Leaving Eggs in Ostara’s Forest

Every Spring Equinox, I join a circle of women who gather and celebrate the coming spring by telling the story of Ostara, a goddess from Europe from whose name the word “Easter” comes. Since elements of her story are part of the Easter tradition being observed today all over the world, I thought I would tell her story and how I think it is as meaningful for today’s world as it was hundreds of years ago.

Ostara was a gentle and compassionate goddess who loved to take walks through the forest, reveling in the chirps of the birds, the blooms of the delicate woodland flowers, and the romping of the animals who made the forest their home.  One day in very early spring, just about the time of the Spring Equinox, she was walking and shivering because the season had been especially cold this year.  She came upon a small bird, frozen and close to dying, unable to fly away to someplace where it could be warm and live.  She quickly transformed the bird into a rabbit so it could hop away to a nice, cozy hutch to recover.  She had to work so fast, however, that the transformation was not complete, and from that time on, the bird-made-rabbit still lay eggs.  Every year, at about the time of its rescue, the grateful rabbit would hop through the forest, placing beautifully decorated eggs along Ostara’s path for her enjoyment.

I love so many elements of this story.  I am moved by Ostara’s deep love for each being of the forest, that a goddess would stop to save one small bird.  To me, this is an important message of spring, when each small spring bloom seems so precious because it has been so long since we have seen flowers. Each baby animal and bird needs nurturing by its parents as well as by all of us, even if this means not disturbing a nest, no matter how much we would like to look at the babies. So many hearts need healing after this past long winter that has held so much sorrow all over the world.  When so many deaths have been counted in the thousands from both natural and human-made disasters, focusing our loving attention on each small being is an affirmation of the sacredness of every life and the spectacular wonder of our planet.

I love that Ostara turns her focus so quickly from enjoying her forest walk to compassionate service.  She reminds me of Tara, who sometimes is shown sitting in a lotus position with one leg extended, ready to spring into action whenever she “hears the cries of the world.” Ostara reminds me that when I need help, it is okay to peep that I need a little transformation and that help will come. Assistance may not come in the form I expect and life may never be the same as it once was, but assistance will appear, even if it is just me identifying the problem so that I can find again my own inner power to solve it.

Like everyone else, I sometimes hesitate to help because I do not feel that I am the best for the job; that maybe if I stay behind, someone else who is more perfect will come along to do the job better. I sometimes doubt my own abilities to do even those things I feel called as a sacred mission to do.  Ostara reminds us that we do not need to be perfect to help. A half a rabbit is better than a dead bird. And sometimes our imperfect help makes an even more perfect outcome – without Ostara’s almost-but-not-quite transformation, our Easter baskets would be much less beautiful, just as sometimes the help that isn’t quite what we had planned causes us to be more resilient, with a wider experience, and sometimes leads us in a direction we hadn’t mapped for ourselves but turns out to be just the right way to go.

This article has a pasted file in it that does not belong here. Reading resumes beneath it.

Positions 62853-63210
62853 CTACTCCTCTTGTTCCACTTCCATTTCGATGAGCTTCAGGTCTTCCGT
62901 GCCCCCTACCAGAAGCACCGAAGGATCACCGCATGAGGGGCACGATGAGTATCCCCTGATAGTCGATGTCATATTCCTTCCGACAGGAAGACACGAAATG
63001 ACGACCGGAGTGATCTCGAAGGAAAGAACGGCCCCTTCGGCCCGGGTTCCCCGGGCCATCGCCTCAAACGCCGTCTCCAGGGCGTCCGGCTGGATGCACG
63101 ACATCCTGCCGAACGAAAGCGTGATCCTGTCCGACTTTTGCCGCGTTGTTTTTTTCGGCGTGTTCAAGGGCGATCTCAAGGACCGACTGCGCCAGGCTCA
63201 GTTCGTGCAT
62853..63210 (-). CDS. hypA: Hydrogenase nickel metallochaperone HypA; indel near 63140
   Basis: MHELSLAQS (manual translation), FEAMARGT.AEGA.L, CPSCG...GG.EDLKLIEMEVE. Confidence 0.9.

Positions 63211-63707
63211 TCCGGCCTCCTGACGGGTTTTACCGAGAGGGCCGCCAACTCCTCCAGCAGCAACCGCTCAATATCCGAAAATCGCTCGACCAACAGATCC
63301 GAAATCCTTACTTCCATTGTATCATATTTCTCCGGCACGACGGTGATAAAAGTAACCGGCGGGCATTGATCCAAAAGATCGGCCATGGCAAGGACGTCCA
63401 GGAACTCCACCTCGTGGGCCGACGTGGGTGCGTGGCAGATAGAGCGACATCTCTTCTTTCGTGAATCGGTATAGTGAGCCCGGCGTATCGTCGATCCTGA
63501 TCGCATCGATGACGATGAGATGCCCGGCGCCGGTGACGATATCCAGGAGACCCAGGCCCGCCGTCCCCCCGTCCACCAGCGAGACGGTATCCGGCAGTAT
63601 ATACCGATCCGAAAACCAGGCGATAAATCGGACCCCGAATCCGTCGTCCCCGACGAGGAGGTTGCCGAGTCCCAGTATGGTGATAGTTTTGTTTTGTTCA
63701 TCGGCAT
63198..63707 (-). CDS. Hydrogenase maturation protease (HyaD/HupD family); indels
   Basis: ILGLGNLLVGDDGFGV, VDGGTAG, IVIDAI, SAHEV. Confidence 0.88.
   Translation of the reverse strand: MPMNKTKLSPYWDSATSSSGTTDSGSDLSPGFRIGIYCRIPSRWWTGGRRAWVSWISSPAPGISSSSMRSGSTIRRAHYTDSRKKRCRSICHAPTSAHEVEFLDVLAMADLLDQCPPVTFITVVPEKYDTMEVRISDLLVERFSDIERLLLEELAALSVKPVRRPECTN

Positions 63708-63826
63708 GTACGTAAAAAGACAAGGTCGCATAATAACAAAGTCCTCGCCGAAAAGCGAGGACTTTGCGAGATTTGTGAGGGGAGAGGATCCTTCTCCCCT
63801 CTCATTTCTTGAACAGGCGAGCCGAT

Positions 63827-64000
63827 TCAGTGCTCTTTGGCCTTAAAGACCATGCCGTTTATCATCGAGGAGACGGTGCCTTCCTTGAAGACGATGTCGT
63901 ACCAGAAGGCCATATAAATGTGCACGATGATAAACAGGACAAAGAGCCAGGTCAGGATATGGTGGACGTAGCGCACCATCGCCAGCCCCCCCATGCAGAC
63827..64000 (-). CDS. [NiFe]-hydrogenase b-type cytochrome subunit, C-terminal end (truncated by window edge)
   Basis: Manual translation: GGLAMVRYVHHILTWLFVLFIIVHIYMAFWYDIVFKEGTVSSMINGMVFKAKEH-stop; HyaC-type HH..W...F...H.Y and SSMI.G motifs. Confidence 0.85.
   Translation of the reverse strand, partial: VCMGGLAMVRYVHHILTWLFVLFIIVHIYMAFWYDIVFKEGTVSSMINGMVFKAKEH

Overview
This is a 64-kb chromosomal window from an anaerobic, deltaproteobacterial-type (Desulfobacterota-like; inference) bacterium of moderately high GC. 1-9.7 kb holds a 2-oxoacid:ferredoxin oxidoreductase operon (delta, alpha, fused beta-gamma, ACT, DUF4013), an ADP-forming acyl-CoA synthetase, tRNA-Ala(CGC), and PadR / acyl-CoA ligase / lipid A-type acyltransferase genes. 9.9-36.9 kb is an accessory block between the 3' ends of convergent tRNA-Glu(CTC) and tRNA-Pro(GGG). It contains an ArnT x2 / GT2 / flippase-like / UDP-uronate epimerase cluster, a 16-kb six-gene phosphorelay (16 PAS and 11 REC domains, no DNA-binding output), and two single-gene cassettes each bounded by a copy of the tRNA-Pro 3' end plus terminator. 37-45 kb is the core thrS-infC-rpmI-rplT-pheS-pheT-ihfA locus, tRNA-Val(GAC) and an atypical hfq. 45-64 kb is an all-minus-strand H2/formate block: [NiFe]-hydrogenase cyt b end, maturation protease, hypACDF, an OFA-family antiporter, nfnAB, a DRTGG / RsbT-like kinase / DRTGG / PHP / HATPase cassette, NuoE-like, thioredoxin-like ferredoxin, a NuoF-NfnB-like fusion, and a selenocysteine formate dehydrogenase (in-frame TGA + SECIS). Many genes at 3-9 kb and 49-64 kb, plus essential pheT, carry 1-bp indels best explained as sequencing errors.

Finally, I love that the rabbit expresses its gratitude in such a tangible way – those beautiful eggs along the forest path.  It is so easy to feel gratitude without expressing it.  I find that so many times people do for others and never know how much their help is appreciated.  I’m sure that there have been years when Ostara was sorrowful during her Spring Equinox walks for one reason or another and was cheered by seeing those lovely eggs and being reminded that what she does makes a difference.

I think that this year I will celebrate this day by finding one person who has helped me without being asked, who always springs into action at the first sign that someone is having trouble, and who does what she or he can without worrying that what is done is perfect, and find a “colorful egg” way to say thanks.  Maybe I will write a check their favorite foundation. Maybe I will bake a cake and leave it on their doorstep.  Maybe I will write a note of gratitude and ask how I can make their next difficult task a little easier.  Maybe I will simply take a walk through the forest and thank the Earth by looking for small beings who need help – a plant that is growing on the path and needs to be moved out of the way of hiking feet perhaps – and being Ostara for the day.

By Carolyn Lee Boyd

Carolyn Lee Boyd’s essays, short stories, memoirs, reviews, and poetry have been published in a variety of print magazines, internet sites, and book anthologies. Her writing explores goddess-centered spirituality in everyday life and how we can all better live in local and global community. In fact, she is currently writing a book on what ancient and contemporary cultures have to tell us about living in community in the 21st century. She would love for you to visit her at her website, www.goddessinateapot.com, where you can find her writings and music and some of her free e-books to download.

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